The founder, Xavier Ruel, started small. He had a business selling small items and trinkets from carts, and his employees fanned out around the city, selling their wares on the sidewalks. During the disruptions of the Haussmann period, when half the city was being knocked down and new construction was everywhere, mobile carts made sense. But Ruel discovered that the salesman who parked his barrow opposite City Hall was earning many times what the other employees brought in. Location, location, location. Ruel decided to rent the ground floor of a building in that spot for a little boutique he called the Bazar Parisien.
In 1860 or so (accounts differ), his business got a boost from royalty. The story goes that Napoléon III’s wife, the Empress Eugénie, was passing in front of the sales carts on the rue de Rivoli when the horses pulling her carriage took fright and bolted. Ruel, who was standing nearby, had the presence of mind to catch the reins and calm the horses. The Empress later sent him a sizable sum of money to show her gratitude.
The reward allowed Ruel to expand his operations until eventually, his store occupied the entire block. He renamed it the Bazar Napoléon in honour of the Emperor (husband of his benefactress). But with the fall of the Empire in 1871, that name became politically incorrect. So Ruel again renamed his establishment, this time after the Hotel de Ville across the road – which itself burned down in the 1871 conflict and had to be rebuilt.
Ruel died in 1900, at the age of 78, by which time his department store was a going concern with 800 employees. The business passed to his nephew, since he had no sons.
At that point, the store still occupied the various buildings that Ruel had acquired piecemeal over time. The other grands magasins had flagship stores created by the “starchitects” of the time. Why not BHV?
According to the architectural histories I have found, some improvements were made in 1903-04 and then a new building was created in 1912-13 by the architect Auguste Roy. But when you look at the building, it it hard to figure out who did what.
Was it Roy who designed the grand dome on the corner and the purpose-built section on the north side? Whatever happened in 1912-13, it seems to have been a retrofit, not a new building. This would explain why the place lacks a glorious atrium and glass roof, which characterize many of its competitors, and why the interior is often hard to navigate. The photo below shows the juxtaposition of two of the building styles that make up the BHV.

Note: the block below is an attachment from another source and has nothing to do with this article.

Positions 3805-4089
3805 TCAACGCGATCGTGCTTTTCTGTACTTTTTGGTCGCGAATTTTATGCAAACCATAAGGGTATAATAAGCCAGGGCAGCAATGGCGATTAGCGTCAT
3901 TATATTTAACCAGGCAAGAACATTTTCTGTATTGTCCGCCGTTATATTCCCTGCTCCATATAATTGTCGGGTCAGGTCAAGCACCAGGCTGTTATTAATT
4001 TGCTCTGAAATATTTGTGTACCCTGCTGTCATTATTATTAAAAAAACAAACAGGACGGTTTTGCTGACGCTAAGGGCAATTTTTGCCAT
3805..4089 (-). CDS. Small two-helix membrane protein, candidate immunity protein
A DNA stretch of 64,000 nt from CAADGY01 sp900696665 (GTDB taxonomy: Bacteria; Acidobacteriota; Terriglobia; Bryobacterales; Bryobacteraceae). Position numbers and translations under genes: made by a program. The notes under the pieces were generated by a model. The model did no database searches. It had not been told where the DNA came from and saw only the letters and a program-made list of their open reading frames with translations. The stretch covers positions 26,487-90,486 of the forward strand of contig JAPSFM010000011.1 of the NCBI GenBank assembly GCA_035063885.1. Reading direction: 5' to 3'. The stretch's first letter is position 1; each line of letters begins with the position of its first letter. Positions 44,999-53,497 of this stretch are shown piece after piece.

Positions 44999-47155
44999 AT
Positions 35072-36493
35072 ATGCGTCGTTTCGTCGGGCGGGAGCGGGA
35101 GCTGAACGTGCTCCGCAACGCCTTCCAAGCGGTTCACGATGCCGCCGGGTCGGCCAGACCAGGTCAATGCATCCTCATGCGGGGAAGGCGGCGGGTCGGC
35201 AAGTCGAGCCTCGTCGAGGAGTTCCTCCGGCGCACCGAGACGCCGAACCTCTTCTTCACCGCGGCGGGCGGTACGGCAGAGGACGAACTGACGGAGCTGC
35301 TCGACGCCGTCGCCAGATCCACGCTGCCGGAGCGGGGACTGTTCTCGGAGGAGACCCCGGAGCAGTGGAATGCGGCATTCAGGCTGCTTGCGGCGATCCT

It also appears that Auguste Roy was far from being a “starchitect” of the calibre of Paul Sédille who created Printemps, or Gustave Rives, who made the Grands Magasins Dufayel into a glittering tourist draw. Roy and some colleagues had won first prize to design a primary school once. He’d done an apartment building or two. Hardly a sought-after name-brand architect.
Despite some belle époque flourishes, the BHV cannot really be considered an elegant venue. The interior ceilings are low and covered with acoustic tile, and the elevators can be hard to find. Nevertheless, it is the go-to place for hardware, kitchenware, toys, stationery, and art supplies. We’ve bought everything there from clothes to colanders to Sophie la Girafe (for a grandchild).
Today, thanks to consolidation, it is owned by the same folks who run the Galeries Lafayette and Monoprix, but it maintains its own personality. And there are still carts out front, selling toys and trinkets – Xavier Ruel would approve.
The basement hardware department is legendary, but alas, the little bar in the form of a handyman’s workshop, where we used to stop for a glass of wine after negotiating the maze of tools and DIY supplies, has gone.
So now we head upstairs to the cafeteria with its big windows and affordable poached salmon, and look out over City Hall and the river.
Nineteenth-century department stores used to offer a home away from home for shoppers (with everything from lending libraries to writing rooms with monogrammed stationery to children’s playrooms). For us, the BHV is that welcoming space where we can alight temporarily in the middle of a bustling foreign city and feel at home.
Text and photographs by Philippa Campsie